Norway’s Princess Martha Louise had been staying out of the media spotlight for a while, but re-emerged this week when a new museum exhibit opened in honor of her parents, King Harald and Queen Sonja. And by Friday she was getting publicity after contributing to yet another book on angels.
She and her partner, who now goes by the name of Elisabeth Nordeng (formerly Samnøy), have already enjoyed strong sales of an earlier book that the princess said dwelled on how people can “come in contact with their own guardian angels.” The new book, she says, “delves into the angels’ universe. Here we go deeper into this and offer examples of how people and angels are both different and the same.”
Entitled Englenes hemmeligheter (literally, “The angels’ secrets”) and with the name of “Princess Märtha Louise” prominently displayed on the cover above Nordeng’s, the book clearly is aimed at piquing a potential buyer’s curiosity. The princess has been criticized for years for profiting from her royal title but she dismisses it, responding that “I am a princess,” albeit with an unusual business.
She and Nordeng still run self-development programs at their so-called “angel school” and their new book likely will once again sell well both at home and abroad. A book reviewer for Norwegian Broadcasting (NRK), though, called it “a book with many claims and no footnotes,” with “text where lots of answers raise new and critical questions” that in turn go unanswered. NRK wrote that the book “clearly is aimed at an angel-oriented audience and not at anyone who has questions on the phenomenon itself.” There is no information about how the princess and her partner know what they’re writing about. One definition of an angel, according to NRK’s reviewer, was clipped and pasted from Wikipedia, but other sources were lacking.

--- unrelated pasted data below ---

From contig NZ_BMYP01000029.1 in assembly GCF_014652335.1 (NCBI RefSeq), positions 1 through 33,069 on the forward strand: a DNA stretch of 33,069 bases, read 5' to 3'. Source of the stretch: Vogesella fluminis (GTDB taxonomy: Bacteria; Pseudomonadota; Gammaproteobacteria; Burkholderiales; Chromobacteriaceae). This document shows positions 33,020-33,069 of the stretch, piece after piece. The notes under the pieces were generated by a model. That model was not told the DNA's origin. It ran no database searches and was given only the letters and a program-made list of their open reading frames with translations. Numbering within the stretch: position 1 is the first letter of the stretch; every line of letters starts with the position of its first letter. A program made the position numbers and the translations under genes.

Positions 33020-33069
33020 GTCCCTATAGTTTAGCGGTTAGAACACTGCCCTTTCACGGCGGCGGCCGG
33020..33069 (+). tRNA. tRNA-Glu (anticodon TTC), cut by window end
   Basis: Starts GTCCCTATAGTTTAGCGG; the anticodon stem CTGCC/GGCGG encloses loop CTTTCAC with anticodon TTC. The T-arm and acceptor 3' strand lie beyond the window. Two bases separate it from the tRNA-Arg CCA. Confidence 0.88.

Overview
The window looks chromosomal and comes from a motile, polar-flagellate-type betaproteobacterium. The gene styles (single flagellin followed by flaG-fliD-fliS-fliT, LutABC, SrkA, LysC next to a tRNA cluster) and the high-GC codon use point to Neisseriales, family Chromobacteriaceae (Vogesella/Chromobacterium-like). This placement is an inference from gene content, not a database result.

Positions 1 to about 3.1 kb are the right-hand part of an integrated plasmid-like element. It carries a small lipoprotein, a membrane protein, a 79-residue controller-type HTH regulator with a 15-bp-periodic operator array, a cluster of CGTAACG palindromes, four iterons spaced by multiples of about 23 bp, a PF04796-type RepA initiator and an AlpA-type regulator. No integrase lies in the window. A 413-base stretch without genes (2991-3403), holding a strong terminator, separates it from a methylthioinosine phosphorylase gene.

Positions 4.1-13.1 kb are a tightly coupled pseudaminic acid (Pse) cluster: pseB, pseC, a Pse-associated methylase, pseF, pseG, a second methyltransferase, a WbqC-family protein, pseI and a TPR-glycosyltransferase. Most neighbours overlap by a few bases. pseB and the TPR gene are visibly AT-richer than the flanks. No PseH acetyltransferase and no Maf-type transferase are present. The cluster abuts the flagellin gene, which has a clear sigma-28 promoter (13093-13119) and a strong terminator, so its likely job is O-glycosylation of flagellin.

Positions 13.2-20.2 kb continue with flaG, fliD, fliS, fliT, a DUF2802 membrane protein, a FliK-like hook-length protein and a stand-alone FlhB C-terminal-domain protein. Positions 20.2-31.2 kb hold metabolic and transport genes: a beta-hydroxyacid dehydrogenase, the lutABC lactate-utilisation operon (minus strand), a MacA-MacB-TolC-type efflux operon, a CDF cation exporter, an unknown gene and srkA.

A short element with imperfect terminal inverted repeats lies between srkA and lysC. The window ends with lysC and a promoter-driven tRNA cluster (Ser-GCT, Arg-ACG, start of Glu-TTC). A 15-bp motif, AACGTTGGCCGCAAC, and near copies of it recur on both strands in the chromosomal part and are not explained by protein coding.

“How do they (the authors) know that angels need us like we need them?” wondered NRK reviewer Marta Norheim. “I always feel insecure when folks go around and know the answers to religious questions, without feeling they need to explain themselves.”
Martha Louise told reporters this week that she doesn’t think their book will raise more eyebrows. “Talking with angels is something that’s very natural for us, anyway,” she told news bureau NTB. And she thinks she has gained more understanding for her contact with angels in recent years.
Asked whether she thought her angel business had enriched the lives of the royal family, she laughed and said “You’ll have to ask others about that.”
She and her brother Crown Prince Haakon and sister-in-law Crown Princess Mette-Marit, meanwhile, joined King Harald and Queen Sonja on Wednesday when the government presented them with the first of several museum exhibits featuring various royal objects that otherwise have been stowed away in royal storage rooms. The exhibits are mounted as a gift on the occasion of the monarch’s 75th birthday on February 21 and the queen’s on July 4.
Views and News from Norway/Nina Berglund
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